is based on an individual’s perception of employer’s actions or inactions
within a particular social context. Thus the experience of psychological
contract breach should depend on social and psychological factors specific to
the employment relationship in which it occurs (Morrison and Robinson, 1997).

One such factor of a particular importance is the
trust in one’s employer. Trust is the basis of relationships and contracts,
influencing each party’s behavior towards the other and one’s own
interpretation of social behaviors within a relationship. Trust is thus likely
to play a significant role in this situation: Trust in one’s employer may
influence an employee’s recognition of a breach, his or her interpretation of
that perceived breach if it is recognized, and his or her reaction to that
perceived breach (Roderick M. Kramer, 2006).

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Perceived breaches of the psychological contract can
severely damage the relationship between employer and employee, leading to
disengagement, reduced productivity and in some cases workplace deviance.

1.2 Fairness
and justice of PC

Fairness is a significant part of the psychological
contract, bound up in equity theory – employees need to perceive that they are
being treated fairly to sustain a healthy psychological contract. In the next
paragraph will be addressed issues of inequity cases.

The psychologist Adams was a pioneer in applying the
principle of fairness in the workplace. Adams (1965) maintains that employees
prefer conditions of equity in relations with the working environment, and if
there are injustices, tension is created which consequently is de-motivating
for the worker. With fairness Adams means: – there is fairness when, the
perception of the individual on the relationship between what he brings in the exchange
and what happens in the exchange coincides with the analogous relationship in
another person taken as an object of comparison (1965). According to the
theory, in order to ensure a strong and productive relationship with the
employee and consequently to maintain a positive psychological contract it is
necessary to find a fair balance between the inputs of an employee (hard work,
skill level, acceptance, enthusiasm and so on) and the outputs of an employee (
salary, benefits, intangible assets such as recognition and so on). The respect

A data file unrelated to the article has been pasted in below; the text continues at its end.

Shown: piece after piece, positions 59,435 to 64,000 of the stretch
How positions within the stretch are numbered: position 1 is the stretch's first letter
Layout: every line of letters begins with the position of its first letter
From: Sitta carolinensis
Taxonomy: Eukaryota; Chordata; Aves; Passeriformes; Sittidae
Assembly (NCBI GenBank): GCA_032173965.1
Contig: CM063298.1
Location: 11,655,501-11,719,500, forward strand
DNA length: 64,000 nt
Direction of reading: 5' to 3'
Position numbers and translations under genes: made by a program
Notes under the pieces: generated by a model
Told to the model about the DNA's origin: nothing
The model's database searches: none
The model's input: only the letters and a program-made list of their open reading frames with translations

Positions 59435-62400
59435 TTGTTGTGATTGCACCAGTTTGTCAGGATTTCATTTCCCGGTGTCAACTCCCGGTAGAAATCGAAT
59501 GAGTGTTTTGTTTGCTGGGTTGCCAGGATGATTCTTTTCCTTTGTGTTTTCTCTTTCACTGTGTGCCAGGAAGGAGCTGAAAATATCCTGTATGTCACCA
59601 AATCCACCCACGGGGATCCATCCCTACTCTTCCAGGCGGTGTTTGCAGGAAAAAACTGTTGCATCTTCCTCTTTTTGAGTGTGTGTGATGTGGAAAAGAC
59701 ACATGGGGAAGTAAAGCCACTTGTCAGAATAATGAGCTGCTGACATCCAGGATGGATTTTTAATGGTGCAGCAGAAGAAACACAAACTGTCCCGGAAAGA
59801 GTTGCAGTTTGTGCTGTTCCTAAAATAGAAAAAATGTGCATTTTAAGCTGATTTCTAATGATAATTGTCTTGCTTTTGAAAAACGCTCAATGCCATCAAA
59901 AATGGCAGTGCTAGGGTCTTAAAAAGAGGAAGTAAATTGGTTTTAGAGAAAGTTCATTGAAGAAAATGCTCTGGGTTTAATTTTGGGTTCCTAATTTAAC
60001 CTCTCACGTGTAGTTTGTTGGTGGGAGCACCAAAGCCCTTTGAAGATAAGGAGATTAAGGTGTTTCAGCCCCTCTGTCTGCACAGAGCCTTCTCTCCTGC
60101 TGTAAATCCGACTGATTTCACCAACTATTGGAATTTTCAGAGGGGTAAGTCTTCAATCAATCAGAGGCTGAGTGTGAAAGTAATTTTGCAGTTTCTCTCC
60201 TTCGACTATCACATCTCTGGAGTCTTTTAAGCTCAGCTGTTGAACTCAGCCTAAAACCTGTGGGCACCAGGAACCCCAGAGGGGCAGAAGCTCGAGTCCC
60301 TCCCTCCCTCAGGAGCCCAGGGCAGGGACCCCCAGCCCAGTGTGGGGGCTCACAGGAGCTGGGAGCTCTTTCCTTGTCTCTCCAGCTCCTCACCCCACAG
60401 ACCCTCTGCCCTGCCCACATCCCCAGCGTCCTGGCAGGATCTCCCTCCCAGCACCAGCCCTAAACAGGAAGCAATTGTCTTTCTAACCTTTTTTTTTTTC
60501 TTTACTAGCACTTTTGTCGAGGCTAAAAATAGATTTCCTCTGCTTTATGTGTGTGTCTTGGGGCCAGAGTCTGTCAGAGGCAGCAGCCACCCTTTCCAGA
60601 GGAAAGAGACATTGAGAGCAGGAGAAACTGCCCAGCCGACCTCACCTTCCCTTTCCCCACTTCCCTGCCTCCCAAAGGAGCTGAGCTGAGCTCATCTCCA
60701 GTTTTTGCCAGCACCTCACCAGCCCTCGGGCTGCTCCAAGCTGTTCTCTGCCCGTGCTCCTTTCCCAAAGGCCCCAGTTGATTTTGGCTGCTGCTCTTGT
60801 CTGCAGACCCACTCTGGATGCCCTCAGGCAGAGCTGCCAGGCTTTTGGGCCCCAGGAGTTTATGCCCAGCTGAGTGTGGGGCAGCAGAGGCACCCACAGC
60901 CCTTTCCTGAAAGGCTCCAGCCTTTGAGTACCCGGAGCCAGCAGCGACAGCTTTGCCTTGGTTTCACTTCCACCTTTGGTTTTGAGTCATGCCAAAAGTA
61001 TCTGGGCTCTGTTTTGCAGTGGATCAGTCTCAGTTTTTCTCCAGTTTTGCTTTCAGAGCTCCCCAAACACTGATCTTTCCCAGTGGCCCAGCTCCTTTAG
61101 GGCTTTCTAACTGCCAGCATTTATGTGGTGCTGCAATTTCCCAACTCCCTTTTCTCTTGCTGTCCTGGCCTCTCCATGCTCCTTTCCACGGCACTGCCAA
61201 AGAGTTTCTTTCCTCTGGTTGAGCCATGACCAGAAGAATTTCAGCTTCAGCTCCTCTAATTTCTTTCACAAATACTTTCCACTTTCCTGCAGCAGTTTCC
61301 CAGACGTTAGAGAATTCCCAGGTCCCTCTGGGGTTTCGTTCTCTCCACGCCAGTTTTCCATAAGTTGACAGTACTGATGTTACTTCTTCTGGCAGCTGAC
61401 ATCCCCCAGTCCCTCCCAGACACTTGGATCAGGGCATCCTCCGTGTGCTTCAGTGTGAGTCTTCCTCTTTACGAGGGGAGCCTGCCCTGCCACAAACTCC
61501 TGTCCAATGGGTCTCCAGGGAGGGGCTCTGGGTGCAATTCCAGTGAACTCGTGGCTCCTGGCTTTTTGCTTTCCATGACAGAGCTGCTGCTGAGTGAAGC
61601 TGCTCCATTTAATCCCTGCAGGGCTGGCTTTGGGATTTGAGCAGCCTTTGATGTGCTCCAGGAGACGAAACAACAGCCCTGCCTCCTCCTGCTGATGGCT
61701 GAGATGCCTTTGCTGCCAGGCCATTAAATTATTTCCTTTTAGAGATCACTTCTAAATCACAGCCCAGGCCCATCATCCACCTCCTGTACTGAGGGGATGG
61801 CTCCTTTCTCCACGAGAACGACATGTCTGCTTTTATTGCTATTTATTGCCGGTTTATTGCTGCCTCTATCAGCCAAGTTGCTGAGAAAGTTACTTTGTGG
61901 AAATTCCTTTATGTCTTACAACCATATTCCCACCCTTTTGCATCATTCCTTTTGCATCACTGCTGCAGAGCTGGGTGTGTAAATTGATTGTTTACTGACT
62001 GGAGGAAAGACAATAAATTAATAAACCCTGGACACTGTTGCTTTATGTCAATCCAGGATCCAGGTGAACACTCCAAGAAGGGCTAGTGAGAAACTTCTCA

of the equity will lead to a series of benefits such as happy and motivated
employees.

Organisational justice theory (Greenberg, 1987)
focuses on perceptions of fairness in organisations, by categorising employees’
views and feelings about their treatment and that of others within an
organisation. Literature identifies three different types of organizational
justice theory (Greenberg, 1987; Folger and Cropanzano, 1998). The distributive
justice which has at its base the perceptions about the outcomes of decisions
taken (Homans, 1961, Leventhal, 1976). Procedural and interational justice,
often treated as one in the literature, are based on perceptions about the
processes used to arrive at, and to implement, these decisions (eg Cropanzano
and Greenberg, 1997). Procedural justice focuses on employees’ perceptions of
the fairness of procedures used to make decisions (Thibaut and Walker, 1975).
On the other hand, interactional justice focuses on employees’ perceptions of the
fairness of the interpersonal treatment received during implementation (Bies
and Moag, 1986). These perceptions can influence attitudes and behaviour for
good or ill, in turn having a positive or negative impact on employees
performance and the organization’s success and consequently on the respect of
psychological contract (Baldwin, 2006). Having well-designed systems of
organizational justice lead to positive aspects for both parties, the
individual, who will be satisfied for having been treated fairly and the
organization which will keep control over potential challenges and threats from
its staff.